Mesotherapy addresses concerns such as:
Excess Body Fat
Uneven Skin Tone
Uneven Skin Texture
Mesotherapy injections are touted as a noninvasive method for reducing fatty deposits in the stomach, thighs, neck, arms, back, and anywhere else on the body with unwanted bulges. The exact ingredients used in a mesotherapy injection are not standardized and vary from provider to provider, as the injections are customized to the needs of the patient. Typically, the injection will be comprised of phosphatidylcholine, which is a soybean extract, as well as deoxycholate, which is a bile derivative. Phosphatidylcholine is FDA approved to break down fat found in blood that may interfere with heart health, but is not approved for any other use. Other common additives to a mesotherapy injection include vasodilators (to improve blood flow to the treatment area), anti-inflammatory medicines (to reduce any swelling), antibiotics, nutrients, and enzymes. Although mesotherapy has been practiced for decades in Europe, there have been no thorough scientific studies in regards to the effectiveness of the treatment. The American Society for Plastic Surgeons warns that patients should be wary of the treatment until further data is collected about the safety and efficacy of the procedure. Studies are being conducted to better understand and regulate the treatment. Before injection, the practitioner will evaluate the patient in order to create a customized cocktail for injection which can include a number of ingredients. The treatment area will be cleansed and the injection will be placed in the subcutaneous fat layer. Several session are needed depending on the severity of the issue being treated. Patients should expect to have 1-15 sessions spaced 1-2 weeks apart with upkeep treatments every 6 months.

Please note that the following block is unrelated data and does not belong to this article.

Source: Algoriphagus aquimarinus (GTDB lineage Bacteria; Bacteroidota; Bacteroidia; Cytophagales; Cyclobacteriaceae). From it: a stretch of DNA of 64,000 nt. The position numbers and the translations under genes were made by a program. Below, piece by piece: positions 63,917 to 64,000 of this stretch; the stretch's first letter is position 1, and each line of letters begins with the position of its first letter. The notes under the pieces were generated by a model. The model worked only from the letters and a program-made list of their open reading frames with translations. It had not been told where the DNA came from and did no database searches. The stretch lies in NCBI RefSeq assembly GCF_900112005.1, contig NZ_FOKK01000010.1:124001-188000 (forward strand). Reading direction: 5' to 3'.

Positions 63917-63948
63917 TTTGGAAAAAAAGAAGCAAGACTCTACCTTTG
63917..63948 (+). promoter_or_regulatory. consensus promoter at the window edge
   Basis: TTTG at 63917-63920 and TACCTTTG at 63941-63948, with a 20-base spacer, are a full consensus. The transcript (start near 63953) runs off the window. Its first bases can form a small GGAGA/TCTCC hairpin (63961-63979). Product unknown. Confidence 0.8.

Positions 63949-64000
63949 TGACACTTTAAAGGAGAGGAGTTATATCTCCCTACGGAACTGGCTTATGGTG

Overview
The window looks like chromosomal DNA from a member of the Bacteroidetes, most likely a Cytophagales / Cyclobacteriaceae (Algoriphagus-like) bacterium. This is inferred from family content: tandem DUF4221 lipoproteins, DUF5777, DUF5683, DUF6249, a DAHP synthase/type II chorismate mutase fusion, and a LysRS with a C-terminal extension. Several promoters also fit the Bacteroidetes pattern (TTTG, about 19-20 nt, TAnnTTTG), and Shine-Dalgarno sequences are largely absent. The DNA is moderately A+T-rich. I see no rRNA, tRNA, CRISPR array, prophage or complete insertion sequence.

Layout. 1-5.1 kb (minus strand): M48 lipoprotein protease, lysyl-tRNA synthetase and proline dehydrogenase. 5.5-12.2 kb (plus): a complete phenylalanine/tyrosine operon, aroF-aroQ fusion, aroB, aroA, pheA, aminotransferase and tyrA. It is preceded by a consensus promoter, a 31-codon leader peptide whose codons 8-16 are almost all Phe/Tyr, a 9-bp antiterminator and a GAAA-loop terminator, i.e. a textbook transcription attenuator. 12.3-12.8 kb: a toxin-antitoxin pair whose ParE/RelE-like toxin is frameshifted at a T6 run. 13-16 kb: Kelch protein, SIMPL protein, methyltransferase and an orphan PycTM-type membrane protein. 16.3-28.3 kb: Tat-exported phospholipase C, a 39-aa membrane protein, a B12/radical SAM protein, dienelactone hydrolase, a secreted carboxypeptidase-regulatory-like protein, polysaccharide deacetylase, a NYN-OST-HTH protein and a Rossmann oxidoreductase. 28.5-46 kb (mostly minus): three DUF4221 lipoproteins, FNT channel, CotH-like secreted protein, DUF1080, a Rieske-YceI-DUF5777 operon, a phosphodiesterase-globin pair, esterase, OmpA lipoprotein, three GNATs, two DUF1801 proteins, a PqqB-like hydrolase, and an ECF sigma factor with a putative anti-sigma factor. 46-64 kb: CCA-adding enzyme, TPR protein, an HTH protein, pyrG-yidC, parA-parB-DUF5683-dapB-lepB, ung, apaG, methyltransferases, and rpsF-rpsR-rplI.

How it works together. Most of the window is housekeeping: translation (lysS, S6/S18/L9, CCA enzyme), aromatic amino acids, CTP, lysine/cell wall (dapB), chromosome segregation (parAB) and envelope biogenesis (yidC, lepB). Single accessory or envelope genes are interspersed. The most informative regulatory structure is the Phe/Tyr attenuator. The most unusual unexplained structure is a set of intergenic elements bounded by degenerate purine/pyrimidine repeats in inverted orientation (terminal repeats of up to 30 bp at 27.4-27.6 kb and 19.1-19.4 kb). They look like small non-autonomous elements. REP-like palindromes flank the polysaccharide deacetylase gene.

The primary goal of mesotherapy is to dissolve fat deposits for improved body contours. Mesotherapy is also used for pain therapy, cellulite treatment, hair loss, amongst other indications.